The Phantom: Legacy


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The Phantom: Legacy


  • Words: Ben Raab
  • Art: Pat Quinn
  • Inks: N/A
  • Colors: Art Lyon
  • Story Title: Legacy
  • Publisher: Moonstone Books
  • Price: $12.95

Read the first chronicle of the original Phantom! What circumstances could possibly push the young Christopher Standish take up the persona of the Ghost Who Walks?

In the mid 16th century, the young Christopher Standish and his father sail towards Siam in search of commercial opportunities. What they find instead is piracy, greed, murder and misery. Their ship is attacked by the dread Singh Pirates and Christopher’s father is murdered. Lost in the open water, young Christopher is left for dead until he washes up on a distant and mysterious shore inhabited by Pygmies – the land of Bangalla!

The Phantom’s origin story is unlike many other costumed heroes. He is not blessed with super-powers or gadgets. In fact the one supernatural ability he is credited with, that he cannot die, is an illusion. He is in fact, simply a family heirloom of sorts. Having said that, his origin story is like that of many other heroes in that his mission is borne out of tragedy and the thirst for revenge. Similarly, his story is similar to those of the mysterious visitor who inadvertently fulfils the ancient prophecy of the land he stumbles onto.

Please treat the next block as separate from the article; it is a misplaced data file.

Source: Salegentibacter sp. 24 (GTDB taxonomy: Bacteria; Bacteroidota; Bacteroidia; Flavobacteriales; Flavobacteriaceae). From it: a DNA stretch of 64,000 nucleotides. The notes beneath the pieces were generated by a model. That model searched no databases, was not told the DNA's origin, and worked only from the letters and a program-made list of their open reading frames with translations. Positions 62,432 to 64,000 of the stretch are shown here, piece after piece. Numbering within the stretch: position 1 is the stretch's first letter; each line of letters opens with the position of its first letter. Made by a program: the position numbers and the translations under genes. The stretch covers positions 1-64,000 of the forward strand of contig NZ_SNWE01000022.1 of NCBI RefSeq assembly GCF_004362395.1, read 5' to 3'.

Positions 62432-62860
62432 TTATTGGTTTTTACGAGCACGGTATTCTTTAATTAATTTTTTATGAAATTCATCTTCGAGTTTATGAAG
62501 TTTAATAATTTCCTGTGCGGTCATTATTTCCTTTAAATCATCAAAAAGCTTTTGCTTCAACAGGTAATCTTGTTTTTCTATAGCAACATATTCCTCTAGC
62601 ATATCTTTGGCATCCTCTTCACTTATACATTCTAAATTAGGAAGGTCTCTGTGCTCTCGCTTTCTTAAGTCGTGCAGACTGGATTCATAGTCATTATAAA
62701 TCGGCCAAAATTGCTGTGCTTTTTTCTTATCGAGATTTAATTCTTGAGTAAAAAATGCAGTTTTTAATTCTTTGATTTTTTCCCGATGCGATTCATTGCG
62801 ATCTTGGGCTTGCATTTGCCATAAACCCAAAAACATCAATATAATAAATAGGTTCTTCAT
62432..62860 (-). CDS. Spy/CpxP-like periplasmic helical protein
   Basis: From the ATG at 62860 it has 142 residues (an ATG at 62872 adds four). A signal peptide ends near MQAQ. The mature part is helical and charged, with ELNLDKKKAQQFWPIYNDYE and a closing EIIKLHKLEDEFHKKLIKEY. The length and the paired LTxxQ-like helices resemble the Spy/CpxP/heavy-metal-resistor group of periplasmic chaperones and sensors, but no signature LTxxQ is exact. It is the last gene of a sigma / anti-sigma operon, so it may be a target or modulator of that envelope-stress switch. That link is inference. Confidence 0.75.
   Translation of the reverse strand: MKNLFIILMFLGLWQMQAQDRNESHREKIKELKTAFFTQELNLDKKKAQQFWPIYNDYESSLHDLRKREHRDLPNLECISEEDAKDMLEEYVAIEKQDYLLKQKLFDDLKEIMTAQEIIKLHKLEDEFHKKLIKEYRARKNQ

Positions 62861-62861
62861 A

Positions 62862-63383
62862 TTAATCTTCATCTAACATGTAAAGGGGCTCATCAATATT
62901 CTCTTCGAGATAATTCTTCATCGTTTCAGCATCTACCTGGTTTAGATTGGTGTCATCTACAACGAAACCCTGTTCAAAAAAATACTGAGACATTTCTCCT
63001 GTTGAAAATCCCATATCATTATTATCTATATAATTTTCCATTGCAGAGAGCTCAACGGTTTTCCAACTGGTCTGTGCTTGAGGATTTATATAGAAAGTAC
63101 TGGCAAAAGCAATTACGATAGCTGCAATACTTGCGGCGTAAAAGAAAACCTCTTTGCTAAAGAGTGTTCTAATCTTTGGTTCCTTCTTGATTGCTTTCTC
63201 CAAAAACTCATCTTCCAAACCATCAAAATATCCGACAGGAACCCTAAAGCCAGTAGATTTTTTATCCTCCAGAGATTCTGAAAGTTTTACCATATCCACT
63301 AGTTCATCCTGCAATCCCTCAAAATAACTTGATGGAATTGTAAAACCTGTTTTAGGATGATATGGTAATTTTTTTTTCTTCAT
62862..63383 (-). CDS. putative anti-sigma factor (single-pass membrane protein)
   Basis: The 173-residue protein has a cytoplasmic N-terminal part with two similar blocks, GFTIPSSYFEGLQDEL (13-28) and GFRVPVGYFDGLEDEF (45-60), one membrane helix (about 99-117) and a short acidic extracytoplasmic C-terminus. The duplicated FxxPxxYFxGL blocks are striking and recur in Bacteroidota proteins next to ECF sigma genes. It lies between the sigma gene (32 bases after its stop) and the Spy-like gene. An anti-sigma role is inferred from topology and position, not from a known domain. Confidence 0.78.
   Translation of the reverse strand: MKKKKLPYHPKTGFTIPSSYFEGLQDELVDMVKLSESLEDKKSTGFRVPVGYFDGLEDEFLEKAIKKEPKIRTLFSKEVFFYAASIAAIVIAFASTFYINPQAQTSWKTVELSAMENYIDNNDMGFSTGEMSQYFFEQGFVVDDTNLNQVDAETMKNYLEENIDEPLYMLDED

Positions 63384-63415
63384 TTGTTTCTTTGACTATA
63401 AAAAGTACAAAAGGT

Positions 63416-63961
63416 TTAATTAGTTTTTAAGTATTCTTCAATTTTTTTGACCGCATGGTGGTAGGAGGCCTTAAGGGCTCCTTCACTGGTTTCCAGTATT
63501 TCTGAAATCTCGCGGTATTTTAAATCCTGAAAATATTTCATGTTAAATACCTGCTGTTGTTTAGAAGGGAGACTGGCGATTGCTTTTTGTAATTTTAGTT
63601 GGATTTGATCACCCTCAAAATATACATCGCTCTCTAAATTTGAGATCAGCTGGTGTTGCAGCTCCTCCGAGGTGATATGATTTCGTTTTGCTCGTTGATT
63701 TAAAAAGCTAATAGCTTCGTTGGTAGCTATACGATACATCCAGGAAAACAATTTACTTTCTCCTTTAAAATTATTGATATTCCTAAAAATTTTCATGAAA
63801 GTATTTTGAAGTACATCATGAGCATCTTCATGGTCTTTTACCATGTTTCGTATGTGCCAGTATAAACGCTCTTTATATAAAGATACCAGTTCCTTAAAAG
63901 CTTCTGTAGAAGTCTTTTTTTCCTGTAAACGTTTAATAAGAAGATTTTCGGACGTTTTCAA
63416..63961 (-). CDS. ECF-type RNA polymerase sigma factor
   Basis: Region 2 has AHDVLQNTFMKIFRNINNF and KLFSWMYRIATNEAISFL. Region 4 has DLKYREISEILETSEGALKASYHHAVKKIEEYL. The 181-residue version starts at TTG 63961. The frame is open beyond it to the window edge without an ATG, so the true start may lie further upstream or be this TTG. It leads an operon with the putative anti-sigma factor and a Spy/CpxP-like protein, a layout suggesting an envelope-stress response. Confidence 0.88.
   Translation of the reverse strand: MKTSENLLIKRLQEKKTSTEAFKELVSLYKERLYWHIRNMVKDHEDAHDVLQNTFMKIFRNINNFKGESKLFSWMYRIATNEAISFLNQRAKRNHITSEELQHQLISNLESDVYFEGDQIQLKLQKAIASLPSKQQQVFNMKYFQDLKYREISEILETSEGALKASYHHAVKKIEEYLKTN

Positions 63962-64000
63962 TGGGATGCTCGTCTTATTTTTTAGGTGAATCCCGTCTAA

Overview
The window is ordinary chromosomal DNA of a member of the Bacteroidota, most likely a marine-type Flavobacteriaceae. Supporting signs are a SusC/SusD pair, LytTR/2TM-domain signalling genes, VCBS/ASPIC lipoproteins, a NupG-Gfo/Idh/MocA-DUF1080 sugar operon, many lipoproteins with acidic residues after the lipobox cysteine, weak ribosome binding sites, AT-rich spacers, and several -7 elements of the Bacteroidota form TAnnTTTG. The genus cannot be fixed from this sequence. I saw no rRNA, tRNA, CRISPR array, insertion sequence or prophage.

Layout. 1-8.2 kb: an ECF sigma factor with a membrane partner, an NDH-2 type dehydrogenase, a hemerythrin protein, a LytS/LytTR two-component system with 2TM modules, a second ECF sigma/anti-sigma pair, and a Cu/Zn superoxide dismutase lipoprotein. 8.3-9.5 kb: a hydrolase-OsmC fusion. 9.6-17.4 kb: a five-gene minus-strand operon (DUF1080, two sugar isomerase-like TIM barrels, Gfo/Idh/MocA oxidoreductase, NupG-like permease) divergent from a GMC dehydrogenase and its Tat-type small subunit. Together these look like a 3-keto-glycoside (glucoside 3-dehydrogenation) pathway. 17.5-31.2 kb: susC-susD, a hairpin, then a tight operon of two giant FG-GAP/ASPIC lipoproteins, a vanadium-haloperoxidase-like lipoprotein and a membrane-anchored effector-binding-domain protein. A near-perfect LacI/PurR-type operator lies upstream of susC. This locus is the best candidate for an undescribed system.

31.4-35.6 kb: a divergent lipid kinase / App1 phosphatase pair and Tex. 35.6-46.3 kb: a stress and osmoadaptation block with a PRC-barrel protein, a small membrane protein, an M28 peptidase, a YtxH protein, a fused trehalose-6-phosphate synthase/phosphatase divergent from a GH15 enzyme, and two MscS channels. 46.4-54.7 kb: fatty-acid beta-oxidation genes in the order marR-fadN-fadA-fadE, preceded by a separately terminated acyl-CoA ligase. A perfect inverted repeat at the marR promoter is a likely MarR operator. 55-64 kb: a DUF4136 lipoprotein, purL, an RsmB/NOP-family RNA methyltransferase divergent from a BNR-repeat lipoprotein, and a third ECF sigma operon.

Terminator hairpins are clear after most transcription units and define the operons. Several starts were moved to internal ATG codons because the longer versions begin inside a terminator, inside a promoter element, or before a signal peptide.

Ben Raab has taken the unusual step of writing a comic that is not a comic. It is in fact only sparsely illustrated. The format of the book is of an entry from the Phantom chronicles, the first entry for that matter. This is the founding myth of the Phantom mythos and Raab has retold it with the respect it deserves. Unfortunately, it is not that accessible. The writing is a spidery calligraphy and is phrased in an attempt at period realism. The end result is that the book is difficult to read and the story does not flow at all.

The art or what there is of it is patchy. While some of the images resonate quite powerfully, others are almost completely ruined by the attempt to make them look as if they are printed on parchment. It was an interesting idea but not one that completely works. It is common knowledge that images printed on parchment hundreds of years ago are going to look faded and scratchy but why would a comic fan want to buy a whole book of it? Certainly the calligraphy is much nicer to look at and some of the pages do exude a certain drama and gravity.

On the whole, I would call Legacy an admirable failure. It is a good attempt to establish the Phantom mythos as it impacts on the current Moonstone series. It just fails to be a thrilling enough story to read on its own.

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